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Lindberg Transparent Roswell Alien Build Review

By Michael Benolkin

Date of Review June 2008 Manufacturer Lindberg
Subject Transparent Roswell Alien Scale -
Kit Number 76014 Primary Media Styrene
Pros You just have to get one of these! Cons
Skill Level Basic MSRP (USD) Out of Production


There I was, minding my own business and working on a project on my bench, when my wife comes into the workshop to ask a question and instead spots Lindberg's Transparent Alien kit. After the in-box review of the kit (look here), I had set it aside for a quick-build and quickly forgot about it, until that moment...

After getting my current project to a point where it needed to dry anyway, I pulled out the transparent alien kit for another look. Just like in the review session, the kit appeared to be a quick build, so once again I spilled its guts on the bench and started in.

The kit is really comprised of three logical assembly phases. The first phase deals with the skeleton, which is clearly inaccurate if you've seen the latest Indiana Jones movie - those bones should be clear. On the other hand, if this is an Asgard, these bones are probably close enough for government work. If you're wanting the Roswell gray, well you'll have to really get into some government work to get to those details.

Most of the bones are molded in halves, and I used Tamiya Extra Thin Cement to assembly each of the bones. After cleaning up the seams with a fine file, I installed the vinyl hinges that serve as joints to assemble the skeleton. The skull (or whatever that is) also comes in halves and encapsulates the brain (or whatever that is). The brain, as well as the organs, are all pre-colored vinyl parts, which leads us into the second phase.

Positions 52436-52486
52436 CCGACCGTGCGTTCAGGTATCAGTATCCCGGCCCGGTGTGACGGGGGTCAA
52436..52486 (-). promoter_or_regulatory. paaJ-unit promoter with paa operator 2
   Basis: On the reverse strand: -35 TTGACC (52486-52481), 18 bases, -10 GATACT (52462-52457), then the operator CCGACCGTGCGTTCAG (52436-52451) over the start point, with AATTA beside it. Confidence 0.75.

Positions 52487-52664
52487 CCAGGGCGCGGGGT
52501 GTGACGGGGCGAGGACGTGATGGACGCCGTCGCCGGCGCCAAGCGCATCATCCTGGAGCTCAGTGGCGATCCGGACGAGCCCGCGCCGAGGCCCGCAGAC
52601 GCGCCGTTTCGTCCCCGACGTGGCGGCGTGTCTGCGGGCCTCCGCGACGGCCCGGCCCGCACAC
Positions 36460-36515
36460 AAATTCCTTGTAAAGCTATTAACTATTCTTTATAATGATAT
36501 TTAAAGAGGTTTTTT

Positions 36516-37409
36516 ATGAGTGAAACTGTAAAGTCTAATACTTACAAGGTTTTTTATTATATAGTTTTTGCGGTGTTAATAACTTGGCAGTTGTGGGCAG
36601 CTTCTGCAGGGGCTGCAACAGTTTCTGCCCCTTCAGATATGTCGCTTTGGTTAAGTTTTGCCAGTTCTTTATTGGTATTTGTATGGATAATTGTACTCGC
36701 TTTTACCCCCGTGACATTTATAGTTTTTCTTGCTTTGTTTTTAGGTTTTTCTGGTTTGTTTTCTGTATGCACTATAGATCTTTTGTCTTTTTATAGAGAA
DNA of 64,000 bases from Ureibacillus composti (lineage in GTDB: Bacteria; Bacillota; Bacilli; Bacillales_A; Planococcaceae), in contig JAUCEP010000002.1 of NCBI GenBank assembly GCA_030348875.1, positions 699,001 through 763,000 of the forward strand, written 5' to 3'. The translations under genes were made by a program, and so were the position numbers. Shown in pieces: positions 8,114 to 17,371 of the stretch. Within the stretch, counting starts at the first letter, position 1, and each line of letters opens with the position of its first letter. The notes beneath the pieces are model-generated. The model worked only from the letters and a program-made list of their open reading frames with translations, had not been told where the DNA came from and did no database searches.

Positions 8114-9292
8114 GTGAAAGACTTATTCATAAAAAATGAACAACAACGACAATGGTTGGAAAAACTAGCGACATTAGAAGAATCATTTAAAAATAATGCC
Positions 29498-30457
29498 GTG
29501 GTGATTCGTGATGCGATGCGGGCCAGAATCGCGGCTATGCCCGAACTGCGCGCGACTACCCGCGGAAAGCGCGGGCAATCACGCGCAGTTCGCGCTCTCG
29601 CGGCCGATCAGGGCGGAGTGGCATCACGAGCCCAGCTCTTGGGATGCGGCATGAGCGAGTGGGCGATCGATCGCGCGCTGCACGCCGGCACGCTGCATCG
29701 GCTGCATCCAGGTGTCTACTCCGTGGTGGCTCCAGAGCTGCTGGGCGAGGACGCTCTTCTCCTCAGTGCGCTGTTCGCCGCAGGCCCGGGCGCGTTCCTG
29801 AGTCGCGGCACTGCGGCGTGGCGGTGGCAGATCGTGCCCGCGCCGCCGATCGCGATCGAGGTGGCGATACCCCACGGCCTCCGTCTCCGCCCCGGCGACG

In this phase, the skeleton parts are styrene and are assembled with liquid cement. In this phase, we're assembling the vinyl organs, and here we use cyano and some 'Zip Kicker' accelerant. First, the eyes are inserted into the corresponding holes on the front of the brain (or...never mind). Next the brain halves are assembled and Zip Kicker finishes that job. The skull halves encapsulate the assembled brain and are cemented together.

Note: Like most of the 'Visible' kits in this series, the models are usually not glued together so you can take the body apart and reassemble it again. I really don't have any desire to 'play' with this figure - it will be a novelty on the shelf, so I am glueing everything into place.

The internal organs theoretically will press-fit together and then stay inside the clear body shell. I tried that once and gravity had other ideas. That's when I decided to glue these organs together and onto the mounting stubs on the spine. The instructions are a little vague on which organ goes where, but a little fiddling around soon reveals the solution to this puzzle and I cyano the applicable join points together. These subassemblies are then cyanoed onto their spine mounting tabs.

The base of the skull has an interlocking tab to mount onto the spinal column and while I was tempted to glue this into place, the weight of the assembled skull is too heavy for that joint to handle glued together. So now we try another dry fit of the skeleton into the clear body shell.

The skull is trapped snugly in the clear head, so there isn't a problem with the spinal connection. I laid the rear of the clear body out, installed the skull, then carefully laid out the skeleton. The vinyl joints allow free movement of the arms and legs, so you'll have to carefully align everything to get the body shell to close properly. With a little fiddling, the body halves do go together snugly, and inserting the tabs at the bottom of the feet onto the stand, the visible alien stood erect for about 17 seconds - then gravity took over - again.

I glued the tabs at the bottom of the feet onto the base. Now we have a firm foundation. Next, I reloaded the skeleton into the rear of the clear body shell and got a good fit with the front half of the clear body shell. This time, I have my little friend a belt made of two cable ties to hold the shell together. Now the little alien can be handled without another 'gravity' event.



This was just a few hour project that was fun and required absolutely no painting. All of those colored organs are as they come out of the box. Ditto on the pre-painted circulatory system on the clear outer shell.

If you're looking for something different (and this definitely qualifies!), grab yourself an alien. My little ET was presented to my wife since she liked the kit so much.